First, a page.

Posted by barb on Sep 29, 2004 in Thesis/Grad Life
I suppose I should have been expecting something bad to happen — it seems that any time something really good happens in my life, I get a swift kick in the gut a week or two later to remind me that life can suck, too.
Kim had warned me a few weeks ago that she might have trouble finding funding for my thesis work, but that the lab should be able to cover it if she couldn’t find money from her own grants. Well, her grants ran out, and the lab will have to start covering my grad salary, but they won’t pay me at the contractor salary that I’ve been making. The upshot? I’ll have to take a pay cut of 25% if I want to continue my thesis work.
So that’s now the big question. Do I want to continue my thesis work?
My intial gut reaction was, no, of course not. I quit my grad work in 2001 because I no longer wanted to life on a grad student’s salary — it was too much to have to constantly worry about how I was going to pay all my bills each month (answer: they didn’t always get paid…)
But, on the other hand, I’ve come so far, and I am at least in a different situation than I was before when I first quit. First of all, I’ll still have “real pay” for half of my work, so I won’t be dropping into the absolute pit of grad-student life again. Secondly, I have a husband who wants me to finish (if I want to finish), and will help out with expenses and cut our budget where we need to in order to make it work.
Back to the other side, though, I’ve been finding my thesis work unsatisfying and a slog for the last year. I find that I don’t necessarily care about the results, and I’ve been wondering if my choice to return was really wise. I’ve discovered that while my reason for leaving may have been primarily financial, it seems that it was also based on a true dissatisfaction with my choice of career.
I’ll regret it if I leave now.
I’ll be miserable if I stay.
Posted by barb on Sep 3, 2004 in Thesis/Grad Life
I had a great meeing with Kim and Chris today about my thesis. First, I convinced them that the oddness that we’d been seeing in MCG -6-30-15 is, in fact, instrumental. And, this convinces us further of the importance of using spectral analysis, especially for long-term studies of XTE sources.
Then I showed them my results from flux-selected fits of the MCG -6-30-15 data from the same data set as a published set. My results did not exactly match theirs, but Chris argued that he had never thought that theirs made a lot of sense, from a physical standpoint. The reasons my results are better stem from the improvements of the background and response modeling that the XTE team has done in the intervening years. I can have more data points than they did, but still retain similar error bars. In addition, I can use a bit more of the band-pass than they used, which helps pin down some of the model parameters.
Finally, I showed them the results of time-selected spectra from MCG -6-30-15 and NGC 5548 from my current pipeline. I had fixed a couple major problems in the pipeline, so these results look much, much better. In fact, they look good enough that Chris suggested that I just start plowing through the mountains of data that I have now. Yikes! This is what I’ve been working toward for the last year, so it’s quite exciting…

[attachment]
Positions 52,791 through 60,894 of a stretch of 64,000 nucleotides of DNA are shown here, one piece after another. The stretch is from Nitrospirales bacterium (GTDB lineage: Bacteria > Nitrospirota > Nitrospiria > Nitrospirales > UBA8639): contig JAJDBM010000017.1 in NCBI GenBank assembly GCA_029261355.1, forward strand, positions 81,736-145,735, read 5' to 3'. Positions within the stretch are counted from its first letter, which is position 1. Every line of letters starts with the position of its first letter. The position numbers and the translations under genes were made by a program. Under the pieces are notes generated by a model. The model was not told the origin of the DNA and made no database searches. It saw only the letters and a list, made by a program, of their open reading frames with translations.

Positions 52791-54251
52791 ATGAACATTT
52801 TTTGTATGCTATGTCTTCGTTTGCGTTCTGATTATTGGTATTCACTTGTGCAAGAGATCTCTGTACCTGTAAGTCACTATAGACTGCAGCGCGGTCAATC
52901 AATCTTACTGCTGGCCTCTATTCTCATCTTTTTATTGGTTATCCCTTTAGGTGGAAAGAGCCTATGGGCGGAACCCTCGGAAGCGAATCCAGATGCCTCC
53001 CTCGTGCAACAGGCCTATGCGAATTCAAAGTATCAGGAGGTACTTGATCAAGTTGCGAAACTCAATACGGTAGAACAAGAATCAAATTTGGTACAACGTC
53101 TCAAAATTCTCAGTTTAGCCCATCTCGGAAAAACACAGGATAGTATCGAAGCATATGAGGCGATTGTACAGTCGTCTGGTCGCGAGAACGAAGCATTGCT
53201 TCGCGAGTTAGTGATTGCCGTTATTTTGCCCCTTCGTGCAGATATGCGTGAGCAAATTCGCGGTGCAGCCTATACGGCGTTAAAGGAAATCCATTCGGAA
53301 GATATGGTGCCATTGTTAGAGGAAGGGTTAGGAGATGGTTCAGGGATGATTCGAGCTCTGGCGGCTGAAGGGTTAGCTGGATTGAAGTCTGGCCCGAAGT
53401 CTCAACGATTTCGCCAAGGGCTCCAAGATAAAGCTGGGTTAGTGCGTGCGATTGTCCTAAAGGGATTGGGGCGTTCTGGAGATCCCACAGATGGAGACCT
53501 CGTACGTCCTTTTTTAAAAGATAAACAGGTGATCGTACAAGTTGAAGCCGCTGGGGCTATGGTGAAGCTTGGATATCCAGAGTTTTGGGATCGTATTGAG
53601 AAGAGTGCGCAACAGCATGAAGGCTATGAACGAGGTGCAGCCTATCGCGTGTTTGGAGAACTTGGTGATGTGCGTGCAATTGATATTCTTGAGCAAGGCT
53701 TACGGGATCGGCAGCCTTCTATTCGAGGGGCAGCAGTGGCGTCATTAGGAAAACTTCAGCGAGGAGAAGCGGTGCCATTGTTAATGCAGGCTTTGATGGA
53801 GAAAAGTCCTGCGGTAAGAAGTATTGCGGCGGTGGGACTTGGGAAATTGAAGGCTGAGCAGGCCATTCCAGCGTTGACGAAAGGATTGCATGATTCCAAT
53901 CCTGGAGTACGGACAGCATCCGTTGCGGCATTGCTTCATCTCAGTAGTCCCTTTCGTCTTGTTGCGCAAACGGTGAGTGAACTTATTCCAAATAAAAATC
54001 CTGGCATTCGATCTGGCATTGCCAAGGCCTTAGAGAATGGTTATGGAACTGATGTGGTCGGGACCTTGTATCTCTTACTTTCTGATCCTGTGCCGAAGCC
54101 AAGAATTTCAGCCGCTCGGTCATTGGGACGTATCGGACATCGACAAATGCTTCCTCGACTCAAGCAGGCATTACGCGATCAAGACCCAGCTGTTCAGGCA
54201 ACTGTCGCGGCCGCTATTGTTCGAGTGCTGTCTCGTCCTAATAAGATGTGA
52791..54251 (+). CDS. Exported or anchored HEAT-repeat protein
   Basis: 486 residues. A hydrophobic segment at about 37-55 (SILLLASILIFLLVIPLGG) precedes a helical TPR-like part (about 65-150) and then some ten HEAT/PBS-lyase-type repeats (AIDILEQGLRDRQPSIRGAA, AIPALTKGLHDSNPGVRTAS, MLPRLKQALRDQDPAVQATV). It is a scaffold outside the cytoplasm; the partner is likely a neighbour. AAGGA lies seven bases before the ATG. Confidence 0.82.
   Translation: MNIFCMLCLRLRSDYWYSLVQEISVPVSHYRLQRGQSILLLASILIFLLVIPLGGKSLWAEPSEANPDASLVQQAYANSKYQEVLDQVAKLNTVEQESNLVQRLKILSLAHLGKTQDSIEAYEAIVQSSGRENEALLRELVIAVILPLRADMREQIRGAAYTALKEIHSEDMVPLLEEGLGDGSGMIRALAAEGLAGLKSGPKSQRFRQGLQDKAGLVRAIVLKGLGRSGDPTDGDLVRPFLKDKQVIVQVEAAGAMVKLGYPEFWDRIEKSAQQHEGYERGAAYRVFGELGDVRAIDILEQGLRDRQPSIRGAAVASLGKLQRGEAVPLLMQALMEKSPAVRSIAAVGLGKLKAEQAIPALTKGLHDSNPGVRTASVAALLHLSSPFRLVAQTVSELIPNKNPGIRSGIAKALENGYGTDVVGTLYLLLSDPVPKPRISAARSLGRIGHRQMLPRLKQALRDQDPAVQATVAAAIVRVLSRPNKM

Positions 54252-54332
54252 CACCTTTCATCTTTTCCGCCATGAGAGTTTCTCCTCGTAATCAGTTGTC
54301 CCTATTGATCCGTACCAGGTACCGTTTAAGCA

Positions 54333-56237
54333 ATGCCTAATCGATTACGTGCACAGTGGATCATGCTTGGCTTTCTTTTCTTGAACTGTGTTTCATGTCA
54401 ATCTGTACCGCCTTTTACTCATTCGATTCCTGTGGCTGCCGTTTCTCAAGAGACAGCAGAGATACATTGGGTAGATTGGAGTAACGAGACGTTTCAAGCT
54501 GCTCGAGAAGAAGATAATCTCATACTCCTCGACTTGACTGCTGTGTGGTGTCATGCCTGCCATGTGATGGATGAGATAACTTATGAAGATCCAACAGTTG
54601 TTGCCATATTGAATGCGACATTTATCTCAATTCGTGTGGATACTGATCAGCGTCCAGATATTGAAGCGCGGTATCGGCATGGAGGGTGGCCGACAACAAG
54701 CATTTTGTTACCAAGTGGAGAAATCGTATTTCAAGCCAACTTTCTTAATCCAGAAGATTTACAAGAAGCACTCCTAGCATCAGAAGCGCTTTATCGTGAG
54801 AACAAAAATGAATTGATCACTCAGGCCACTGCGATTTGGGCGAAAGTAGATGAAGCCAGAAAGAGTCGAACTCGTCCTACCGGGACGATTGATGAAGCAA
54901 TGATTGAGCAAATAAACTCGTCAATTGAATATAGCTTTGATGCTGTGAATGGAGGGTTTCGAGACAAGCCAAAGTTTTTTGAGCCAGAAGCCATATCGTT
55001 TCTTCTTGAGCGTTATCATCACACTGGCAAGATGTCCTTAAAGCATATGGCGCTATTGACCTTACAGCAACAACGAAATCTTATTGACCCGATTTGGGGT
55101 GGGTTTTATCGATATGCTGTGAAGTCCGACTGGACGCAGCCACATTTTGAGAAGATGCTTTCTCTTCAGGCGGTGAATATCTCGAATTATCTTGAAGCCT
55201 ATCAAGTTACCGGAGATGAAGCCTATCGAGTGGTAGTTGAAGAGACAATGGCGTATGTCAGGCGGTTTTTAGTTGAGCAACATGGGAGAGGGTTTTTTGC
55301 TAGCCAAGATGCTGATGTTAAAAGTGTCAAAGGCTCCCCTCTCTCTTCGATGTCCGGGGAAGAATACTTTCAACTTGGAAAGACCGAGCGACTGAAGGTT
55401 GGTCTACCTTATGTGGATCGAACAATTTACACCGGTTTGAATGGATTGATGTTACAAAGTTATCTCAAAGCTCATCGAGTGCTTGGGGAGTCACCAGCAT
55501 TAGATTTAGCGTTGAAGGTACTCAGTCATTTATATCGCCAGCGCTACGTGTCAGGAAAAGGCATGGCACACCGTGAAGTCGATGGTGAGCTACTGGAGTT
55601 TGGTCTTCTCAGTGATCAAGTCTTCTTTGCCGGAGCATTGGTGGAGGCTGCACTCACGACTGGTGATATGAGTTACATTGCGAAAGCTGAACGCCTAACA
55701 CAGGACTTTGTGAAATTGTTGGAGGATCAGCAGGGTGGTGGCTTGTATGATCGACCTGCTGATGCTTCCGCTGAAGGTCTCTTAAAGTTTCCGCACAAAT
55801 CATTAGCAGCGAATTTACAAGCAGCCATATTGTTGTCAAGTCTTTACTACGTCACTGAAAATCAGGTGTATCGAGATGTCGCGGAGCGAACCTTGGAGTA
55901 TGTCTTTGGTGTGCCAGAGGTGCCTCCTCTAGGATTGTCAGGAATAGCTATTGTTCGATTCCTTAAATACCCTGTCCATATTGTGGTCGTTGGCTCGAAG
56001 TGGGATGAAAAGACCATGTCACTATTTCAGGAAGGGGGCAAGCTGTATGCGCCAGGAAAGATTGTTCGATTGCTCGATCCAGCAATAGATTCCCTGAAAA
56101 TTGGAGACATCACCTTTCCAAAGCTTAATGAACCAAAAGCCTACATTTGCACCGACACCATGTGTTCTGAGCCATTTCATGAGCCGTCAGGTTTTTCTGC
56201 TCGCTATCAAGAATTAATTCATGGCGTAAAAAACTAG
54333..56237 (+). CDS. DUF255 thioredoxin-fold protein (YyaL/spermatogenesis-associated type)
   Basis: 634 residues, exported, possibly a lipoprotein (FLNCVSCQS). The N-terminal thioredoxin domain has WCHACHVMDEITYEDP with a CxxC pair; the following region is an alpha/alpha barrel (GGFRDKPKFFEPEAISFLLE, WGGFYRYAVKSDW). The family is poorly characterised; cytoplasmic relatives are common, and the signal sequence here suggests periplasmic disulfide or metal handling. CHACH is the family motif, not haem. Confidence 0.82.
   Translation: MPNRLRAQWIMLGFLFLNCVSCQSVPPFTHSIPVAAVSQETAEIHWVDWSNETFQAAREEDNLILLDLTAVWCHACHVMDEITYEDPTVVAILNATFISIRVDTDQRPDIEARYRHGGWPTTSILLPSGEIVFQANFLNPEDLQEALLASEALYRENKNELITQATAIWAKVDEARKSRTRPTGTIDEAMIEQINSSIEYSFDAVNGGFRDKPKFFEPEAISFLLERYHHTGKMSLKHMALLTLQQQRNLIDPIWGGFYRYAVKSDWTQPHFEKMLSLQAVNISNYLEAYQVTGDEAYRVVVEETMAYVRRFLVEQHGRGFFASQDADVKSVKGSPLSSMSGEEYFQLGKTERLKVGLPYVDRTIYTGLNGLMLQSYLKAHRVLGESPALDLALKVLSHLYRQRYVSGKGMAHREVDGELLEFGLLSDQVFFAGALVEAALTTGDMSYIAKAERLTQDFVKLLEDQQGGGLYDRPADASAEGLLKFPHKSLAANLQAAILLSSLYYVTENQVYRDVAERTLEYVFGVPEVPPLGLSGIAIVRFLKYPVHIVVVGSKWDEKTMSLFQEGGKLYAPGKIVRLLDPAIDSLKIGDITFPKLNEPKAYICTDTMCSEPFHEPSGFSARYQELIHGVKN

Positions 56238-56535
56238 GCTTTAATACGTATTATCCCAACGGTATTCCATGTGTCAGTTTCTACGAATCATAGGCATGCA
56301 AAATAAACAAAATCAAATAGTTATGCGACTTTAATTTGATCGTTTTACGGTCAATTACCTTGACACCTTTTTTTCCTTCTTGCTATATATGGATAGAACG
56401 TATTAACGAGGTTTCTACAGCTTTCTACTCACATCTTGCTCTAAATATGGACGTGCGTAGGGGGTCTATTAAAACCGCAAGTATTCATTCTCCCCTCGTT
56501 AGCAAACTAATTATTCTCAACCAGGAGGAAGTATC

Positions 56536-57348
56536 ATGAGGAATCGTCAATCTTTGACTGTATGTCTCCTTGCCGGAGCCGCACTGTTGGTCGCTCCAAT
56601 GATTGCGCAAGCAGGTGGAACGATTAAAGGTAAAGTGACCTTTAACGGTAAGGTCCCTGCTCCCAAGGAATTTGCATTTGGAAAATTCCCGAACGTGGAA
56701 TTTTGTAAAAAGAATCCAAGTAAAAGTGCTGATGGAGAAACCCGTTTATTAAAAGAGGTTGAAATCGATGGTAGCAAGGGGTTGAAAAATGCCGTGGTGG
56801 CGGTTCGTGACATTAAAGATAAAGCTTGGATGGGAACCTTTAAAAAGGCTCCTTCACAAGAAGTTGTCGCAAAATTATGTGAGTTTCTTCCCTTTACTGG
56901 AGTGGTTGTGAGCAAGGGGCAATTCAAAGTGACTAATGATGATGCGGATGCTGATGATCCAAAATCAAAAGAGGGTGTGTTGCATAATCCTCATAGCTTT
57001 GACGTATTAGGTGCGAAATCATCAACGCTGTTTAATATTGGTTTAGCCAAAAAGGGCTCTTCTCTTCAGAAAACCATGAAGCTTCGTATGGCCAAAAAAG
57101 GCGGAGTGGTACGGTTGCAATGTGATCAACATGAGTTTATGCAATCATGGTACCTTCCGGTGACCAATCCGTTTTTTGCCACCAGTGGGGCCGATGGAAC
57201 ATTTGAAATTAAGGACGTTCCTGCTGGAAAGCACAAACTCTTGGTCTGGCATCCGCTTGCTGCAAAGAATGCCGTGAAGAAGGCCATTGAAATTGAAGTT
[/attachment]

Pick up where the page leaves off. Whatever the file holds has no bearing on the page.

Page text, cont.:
While the data is running, I need to start thinking about an outline for my thesis, as I see it now. I also need to start reasearching the sources I’m analyzing, and I still need to do a few things to help understand that oddness in MCG -6-30-15 that we’d seen so that I can write it up for a chapter in my thesis.
Posted by barb on Aug 26, 2004 in Thesis/Grad Life
I’m such an idiot sometimes that it’s a wonder that I can acutally dress myself in the morning.
Two idiotic things have happened in the last week with my thesis. One, I discovered that the response files that I’ve been making for the spectra are wrong for more than half the spectra, and two, I’ve been losing some of the latest data because I haven’t updated my SAA (South Atlantic Anomaly) history file.
The response matrix problem arose because I have a script that automatically makes the response files. The FTOOL needed to make the response requires the numbers of the PCUs used to extract the spectrum. I adjust these over time, since PCU #1 is only on intermittantly after a certain date, and PCU #0 lost it’s xenon later at a different date. It’s best to use as many PCUs as available for the data, so I use #1 and #0 before their respective malfunctions, but not after. In my response-generating script I had been defining which PCUs were used, but not actually feeding this to the FTOOL making the response. Idiot!
The SAA problem came about because I have a file in the “aux” directory for each observation that the reduction script (the rex FTOOL) looks at. The default requirement for data to be considered “good” is that the data be at least 30 minutes from the last SAA passage. The file that I’ve been using ended long before the latest data sets that I’ve downloaded, so all of the data has been rejected from these data sets. Idiot!
Anyway, I’ve since changed the response-generating script to feed the pcarsp FTOOL the acutal PCUs used, and I’ve updated the SAA history file in the aux directories.
Let’s try to avoid any further idiocy, boys and girls. Shall we?
Posted by barb on Aug 10, 2004 in Thesis/Grad Life
Frequently, the pressures of grad school would manifest themselves as totally insane conversations between me and other grads. Perhpas the pinnacle of this behavior was a discussion I had with Jocko about the “window cow”.
My university has one of those cows with a hole in it’s stomach that can be accessed through a “window” on it’s side. The cow is usually grazing in a pasture that is right on the path between the parking lot and the astronomy building. (Yup, there’s even a barn right across from the astronomy building, but while it’s cute to see the tiny goats in the spring, it does not produce a “country fresh” odor that you’d want in your house.) This “window” is mounted on the side of the cow with a support that protrudes out from the cow’s side by an inch or so.